As workforce development becomes increasingly important to the roofing industry, NRCA remains focused on improving federal policy regarding career and technical education.
Current demographic trends and economic conditions are expected to make finding skilled candidates for job openings even more difficult for roofing companies in the future, and having access to effective, well-funded career and technical educational programs will be vital to building a strong workforce.
The first step toward improving federal career and technical educational policy was enactment of the Strengthening Career and Technical Education for the 21st Century Act. This legislation was designed to address future workforce needs by reforming and expanding career and technical education. During Roofing Day in D.C. 2018, more than 400 roofing professionals converged on Capitol Hill to support the legislation. After hearing the roofing industry speak about the need for more effective career and technical education, lawmakers worked on a bipartisan basis to approve the bill. It was signed into law by President Trump July 31, 2018.
The new law, which took effect July 1, 2019, reauthorizes and reforms the Carl D. Perkins Career and Technical Education Act of 2006. Because Perkins Act programs are operated at the state and local levels, state agencies now are working with stakeholders to implement the law’s reforms, which are designed to enable more effective collaboration between employers and educational institutions in the development of career and technical educational programs.
The reforms encourage high schools and post-secondary institutions to offer more opportunities for work-based training programs and new incentives for students to earn industry-recognized credentials such as those provided through NRCA’s ProCertification™ program. The law also provides new ways to measure effectiveness and hold educational institutions accountable for attaining the overarching goal of targeting career and technical education to meet the workforce needs of state and local employers.
To maximize the law’s effectiveness, there must be sufficient funding from Congress. The law increases the authorized level of funding for career and technical educational programs by 10.57%, increasing from about $1.1 billion in 2017 to $1.3 billion annually by 2023. However, authorized funding levels are only the first step in providing federal funding because Congress provides the actual funding during the annual appropriations process.
Every year, Congress determines how much funding to provide for numerous functions and programs through 12 appropriations bills that focus on different agencies within the federal government. For the Perkins Act, Congress allocates funding to Perkins Basic State Grants through legislation that provides funding for the Department of Education, which then allocates funding to state agencies to be used for career and technical education.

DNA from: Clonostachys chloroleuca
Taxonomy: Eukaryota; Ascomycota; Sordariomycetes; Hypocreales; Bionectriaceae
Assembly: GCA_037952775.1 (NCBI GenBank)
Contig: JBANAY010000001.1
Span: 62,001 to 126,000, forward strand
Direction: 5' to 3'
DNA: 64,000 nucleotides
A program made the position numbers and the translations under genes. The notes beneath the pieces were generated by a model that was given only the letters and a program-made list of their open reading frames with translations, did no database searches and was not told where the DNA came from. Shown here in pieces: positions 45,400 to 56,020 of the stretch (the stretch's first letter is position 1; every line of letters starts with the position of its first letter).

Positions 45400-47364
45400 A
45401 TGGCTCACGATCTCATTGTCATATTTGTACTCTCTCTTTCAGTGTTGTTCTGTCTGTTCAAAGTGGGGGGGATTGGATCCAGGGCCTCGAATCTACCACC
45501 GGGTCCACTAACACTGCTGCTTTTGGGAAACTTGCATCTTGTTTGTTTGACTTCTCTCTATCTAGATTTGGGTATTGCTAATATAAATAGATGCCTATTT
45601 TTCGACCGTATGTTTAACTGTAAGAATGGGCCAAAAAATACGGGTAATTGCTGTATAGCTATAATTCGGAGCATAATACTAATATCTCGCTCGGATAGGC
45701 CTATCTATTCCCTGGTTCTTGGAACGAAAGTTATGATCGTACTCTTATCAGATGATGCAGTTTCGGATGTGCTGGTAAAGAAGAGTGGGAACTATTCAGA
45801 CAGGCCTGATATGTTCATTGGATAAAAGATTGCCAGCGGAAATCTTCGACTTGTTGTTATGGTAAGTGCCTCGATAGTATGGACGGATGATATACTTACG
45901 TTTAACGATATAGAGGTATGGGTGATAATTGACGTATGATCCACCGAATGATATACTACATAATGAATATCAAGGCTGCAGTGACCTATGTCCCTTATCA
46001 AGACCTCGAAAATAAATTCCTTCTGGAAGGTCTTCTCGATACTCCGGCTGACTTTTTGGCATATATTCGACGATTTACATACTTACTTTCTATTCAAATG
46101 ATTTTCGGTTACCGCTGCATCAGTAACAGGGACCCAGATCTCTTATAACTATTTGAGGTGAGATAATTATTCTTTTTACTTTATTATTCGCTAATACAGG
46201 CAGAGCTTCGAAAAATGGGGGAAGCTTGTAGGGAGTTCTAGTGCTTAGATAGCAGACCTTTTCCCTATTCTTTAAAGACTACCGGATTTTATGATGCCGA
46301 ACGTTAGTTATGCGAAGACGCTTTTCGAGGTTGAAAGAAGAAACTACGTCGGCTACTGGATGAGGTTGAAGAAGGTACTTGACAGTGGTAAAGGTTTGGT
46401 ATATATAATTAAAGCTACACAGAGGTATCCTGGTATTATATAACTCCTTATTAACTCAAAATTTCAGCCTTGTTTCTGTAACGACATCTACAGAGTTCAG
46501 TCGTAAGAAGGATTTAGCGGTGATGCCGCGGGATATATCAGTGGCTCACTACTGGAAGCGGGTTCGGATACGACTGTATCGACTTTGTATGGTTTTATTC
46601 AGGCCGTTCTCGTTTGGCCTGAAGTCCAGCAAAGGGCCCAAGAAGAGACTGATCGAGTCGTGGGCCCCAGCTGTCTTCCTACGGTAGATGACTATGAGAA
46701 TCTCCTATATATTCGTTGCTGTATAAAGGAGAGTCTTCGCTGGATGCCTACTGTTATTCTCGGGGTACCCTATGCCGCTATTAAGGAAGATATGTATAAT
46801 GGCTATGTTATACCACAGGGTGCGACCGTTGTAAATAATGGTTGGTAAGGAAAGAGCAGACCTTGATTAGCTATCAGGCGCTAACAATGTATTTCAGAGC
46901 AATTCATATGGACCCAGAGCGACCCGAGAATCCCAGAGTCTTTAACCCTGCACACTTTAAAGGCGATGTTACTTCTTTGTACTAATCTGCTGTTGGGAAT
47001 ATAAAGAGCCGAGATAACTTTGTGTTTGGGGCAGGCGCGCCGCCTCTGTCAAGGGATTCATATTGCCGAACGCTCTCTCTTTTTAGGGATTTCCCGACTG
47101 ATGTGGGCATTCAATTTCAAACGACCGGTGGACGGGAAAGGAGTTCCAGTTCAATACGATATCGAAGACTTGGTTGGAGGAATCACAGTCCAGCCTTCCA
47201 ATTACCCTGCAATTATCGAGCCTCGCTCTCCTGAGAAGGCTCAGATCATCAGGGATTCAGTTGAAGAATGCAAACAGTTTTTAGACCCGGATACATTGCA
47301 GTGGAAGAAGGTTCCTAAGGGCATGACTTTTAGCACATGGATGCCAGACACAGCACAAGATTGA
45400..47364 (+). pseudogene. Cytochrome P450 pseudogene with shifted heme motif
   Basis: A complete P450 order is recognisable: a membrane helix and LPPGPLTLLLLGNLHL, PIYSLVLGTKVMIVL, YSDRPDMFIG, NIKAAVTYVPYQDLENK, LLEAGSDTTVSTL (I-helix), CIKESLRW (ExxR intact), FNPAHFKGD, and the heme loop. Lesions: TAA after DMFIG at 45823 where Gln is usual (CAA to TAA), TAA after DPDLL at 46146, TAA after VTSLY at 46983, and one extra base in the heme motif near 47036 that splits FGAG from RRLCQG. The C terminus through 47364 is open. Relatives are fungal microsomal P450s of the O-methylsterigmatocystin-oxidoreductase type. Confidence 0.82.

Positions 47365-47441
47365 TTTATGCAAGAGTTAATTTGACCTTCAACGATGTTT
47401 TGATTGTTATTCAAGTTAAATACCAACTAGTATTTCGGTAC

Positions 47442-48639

For example, in fiscal year 2017, Congress provided $1.118 billion for Perkins Basic State Grants. The funding is divided among the 50 states using a complex formula based on population and poverty levels. Many states also supplement the federal funds with their own spending for career and technical educational efforts.
As Congress considered appropriations for fiscal year 2020, which began Oct. 1, 2019, NRCA worked with allied organizations in support of increased funding for Perkins Basic State Grants. This funding is critical to high schools, community colleges, employers and students who need training to help close the skills gaps in the workforce.
In appropriations legislation passed in late 2019, Congress provided $1.283 billion in funding for Perkins Basic State Grants, an increase of $20 million compared with fiscal year 2019. In an era of growing federal budget deficits, any increase in funding is welcome, but the increase is only 1.6%, which barely keeps pace with inflation. Unfortunately, congressional appropriations for Perkins Act career and technical educational programs have not kept pace with growing demand in recent years, and total Perkins Act funding remains lower than it was a decade ago on an inflation-adjusted basis.
To address the growing need for a skilled workforce, Congress must place a higher priority on career and technical educational investments in future years.
Career and technical education helps students access opportunities to develop skills, increase their knowledge and contribute to their communities by pursuing rewarding trade careers. The failure to make strong investments in career and technical education will negatively affect students who are striving to obtain relevant job skills. Congress will need to hear more from employers and other stakeholders regarding career and technical educational programs, including those in the roofing industry, to overcome the many competing interests for increasingly scarce federal funds.
NRCA believes increasing investments in Perkins Act programs are critical to the success of the reform law passed in 2018. With sufficient funding, the law will help provide roofing industry employers with the tools needed to address their future workforce needs. NRCA will continue working to advocate for increased funding for Perkins Act programs during Roofing Day in D.C. 2020, to be held April 21-22 in Washington, D.C., and through additional advocacy efforts in the months and years ahead.
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